Please join the fight for animals in labs, or in other places of exploitation.   The animals are depending on you and I for their very lives.

What can you do to help?  Begin now to plan events for World Laboratory Animal Liberation Week (the week surrounding April 24th) for 2002.  Protests, news conferences, and other events must take place to again focus attention on the continuing holocaust taking place in our nation's laboratories.

Look at the table below, which lists facilities and individuals that conduct brutal experiments on primates. If you live near these laboratories please contact me at [email protected]  or 513-575-5517 to join the fight to end these cruel experiments.  Stop Animal Exploitation NOW!   is currently looking for local campaign coordinators in these areas.  Also, contact SAEN for help with investigating research facilities, or other needs for fighting vivisection (and for help for WLALW 2002).  Please also contact Barbara Stagno of In Defense of Animals at: [email protected]   914 693 6559.  She can also help with World Week 2002.

Write to your elected representatives to tell them that it is time to end animal experiments.  And make sure that they understand one thing -- their votes will determine how you vote.


University, Researcher, Grant Age (in years)


U of Alabama, Birmingham, Timothy Gawne (4)
U of Alabama, Birmingham, Paul Gamlin (12)
U of Alabama, Birmingham, Allan Dobbins (2)


Smith Kettelwell Institute, Stephen Heinen (4)
Smith Kettelwell Institute, Edward Keller (15)
University of California, Davis, Kenneth Britten (7)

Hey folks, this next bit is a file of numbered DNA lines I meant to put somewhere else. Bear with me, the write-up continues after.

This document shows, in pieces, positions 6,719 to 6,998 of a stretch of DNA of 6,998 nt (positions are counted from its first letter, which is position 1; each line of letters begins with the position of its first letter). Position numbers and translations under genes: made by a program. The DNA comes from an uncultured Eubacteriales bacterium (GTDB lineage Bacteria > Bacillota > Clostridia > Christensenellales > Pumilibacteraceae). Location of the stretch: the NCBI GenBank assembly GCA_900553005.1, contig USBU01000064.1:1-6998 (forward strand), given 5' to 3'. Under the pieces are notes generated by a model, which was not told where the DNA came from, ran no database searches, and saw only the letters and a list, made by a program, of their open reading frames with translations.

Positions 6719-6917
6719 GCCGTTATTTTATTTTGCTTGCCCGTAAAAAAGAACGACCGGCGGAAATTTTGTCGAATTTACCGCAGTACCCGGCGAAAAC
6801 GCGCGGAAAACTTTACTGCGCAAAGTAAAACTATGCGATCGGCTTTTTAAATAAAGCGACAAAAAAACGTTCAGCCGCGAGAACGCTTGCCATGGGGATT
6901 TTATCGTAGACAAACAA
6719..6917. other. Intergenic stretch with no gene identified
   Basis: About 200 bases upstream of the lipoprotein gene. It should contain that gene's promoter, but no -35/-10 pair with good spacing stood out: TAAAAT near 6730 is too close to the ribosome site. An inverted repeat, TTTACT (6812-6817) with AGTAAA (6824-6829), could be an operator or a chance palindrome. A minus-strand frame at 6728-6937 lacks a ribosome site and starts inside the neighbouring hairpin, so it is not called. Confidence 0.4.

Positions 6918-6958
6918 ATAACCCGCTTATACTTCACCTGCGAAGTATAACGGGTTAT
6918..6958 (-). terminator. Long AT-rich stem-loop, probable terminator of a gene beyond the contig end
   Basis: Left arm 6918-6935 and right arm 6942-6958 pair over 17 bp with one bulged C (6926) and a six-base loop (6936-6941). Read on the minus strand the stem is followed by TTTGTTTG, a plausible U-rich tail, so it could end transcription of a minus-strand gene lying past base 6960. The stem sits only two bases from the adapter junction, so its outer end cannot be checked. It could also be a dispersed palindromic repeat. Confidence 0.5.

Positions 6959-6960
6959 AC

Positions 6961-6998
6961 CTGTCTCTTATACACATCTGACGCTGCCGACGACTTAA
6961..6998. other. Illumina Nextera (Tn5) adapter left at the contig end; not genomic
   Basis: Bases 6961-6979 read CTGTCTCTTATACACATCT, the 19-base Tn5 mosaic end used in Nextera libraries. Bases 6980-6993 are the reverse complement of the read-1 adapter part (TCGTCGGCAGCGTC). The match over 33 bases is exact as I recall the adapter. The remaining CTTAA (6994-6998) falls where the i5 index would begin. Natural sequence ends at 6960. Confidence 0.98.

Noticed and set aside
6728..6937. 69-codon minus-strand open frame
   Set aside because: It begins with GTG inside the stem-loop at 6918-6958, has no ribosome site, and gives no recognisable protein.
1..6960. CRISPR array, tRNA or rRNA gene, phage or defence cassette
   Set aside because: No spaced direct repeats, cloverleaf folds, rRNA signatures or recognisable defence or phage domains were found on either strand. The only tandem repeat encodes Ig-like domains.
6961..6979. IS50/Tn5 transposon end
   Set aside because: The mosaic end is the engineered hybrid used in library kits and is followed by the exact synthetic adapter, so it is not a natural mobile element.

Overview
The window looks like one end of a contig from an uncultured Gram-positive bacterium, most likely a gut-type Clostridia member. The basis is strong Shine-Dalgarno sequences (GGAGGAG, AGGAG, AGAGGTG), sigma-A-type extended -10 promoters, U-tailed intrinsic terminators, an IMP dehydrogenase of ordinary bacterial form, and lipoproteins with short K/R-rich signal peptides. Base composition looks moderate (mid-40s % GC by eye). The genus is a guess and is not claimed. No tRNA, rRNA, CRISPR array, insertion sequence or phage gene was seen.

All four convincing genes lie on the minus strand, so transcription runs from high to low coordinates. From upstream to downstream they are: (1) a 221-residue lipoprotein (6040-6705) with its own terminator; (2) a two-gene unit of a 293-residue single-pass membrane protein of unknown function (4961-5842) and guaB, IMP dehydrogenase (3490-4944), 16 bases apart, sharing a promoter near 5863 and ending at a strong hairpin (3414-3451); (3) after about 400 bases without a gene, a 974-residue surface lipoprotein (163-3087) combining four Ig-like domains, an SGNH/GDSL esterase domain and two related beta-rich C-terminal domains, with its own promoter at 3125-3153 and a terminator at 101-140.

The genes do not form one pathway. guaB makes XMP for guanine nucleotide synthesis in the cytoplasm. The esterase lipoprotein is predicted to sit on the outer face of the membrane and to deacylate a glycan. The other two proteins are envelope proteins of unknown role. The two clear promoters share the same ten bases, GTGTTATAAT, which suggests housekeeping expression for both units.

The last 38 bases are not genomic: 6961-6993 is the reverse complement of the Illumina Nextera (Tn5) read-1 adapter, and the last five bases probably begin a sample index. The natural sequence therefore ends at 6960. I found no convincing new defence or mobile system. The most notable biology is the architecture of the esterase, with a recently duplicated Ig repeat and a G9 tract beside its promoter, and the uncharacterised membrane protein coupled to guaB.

California institute of Technology, Richard Anderson (13)
California institute of Technology, John Allman (4)
University of California, LA, Madeleine Schlag-Rey (21)
Stanford, Jennifer Raymond (2)


University of Connecticut, David Waitzman (8)
Yale, Charles Bruce (16)


Emory, Garrett Alexander (2)
Emory, Michael Mustari (16)


Indiana University/Purdue, David Suzuki (9)


Harvard, Richard Born (5)
Harvard, Peter Schiller (30)
Harvard, John Assad (3)
MIT, Earl Miller (5)


Johns Hopkins, Steven Hsiao (5)
Johns Hopkins, Rudiger Von Der Heydt (22)
Johns Hopkins, Michael Steinmetz (5)

North Carolina:

Wake Forest University, Terrence Stanford (2)


University of Pittsburgh, Carol Colby (3)
University of Pennsylvania, Gary Aston-Jones (5)

Rhode Island

Brown University, John Donoghue (12)


Vanderbilt, John Kaas (26)
Vanderbilt, Jeffrey Schall (5)


University of Texas, Galveston, Christine Livingston (4)
Baylor, Davis Sparks (28)


Virginia Commonwealth University, Stephen Goldberg (5)


University of Washington, Seattle, Chris Kaneko (13)
University of Washington, Seattle, Michael Shadlen (5)
University of Washington, Seattle, Albert Fuchs (30)

*This table is not all inclusive.  Many more grants exist in this area of experimentation, especially at government agencies outside the National Institutes of Health -- such as the National Science Foundation.

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Even though our efforts often seem to move at a snail's pace, don't give up, it's worth the effort!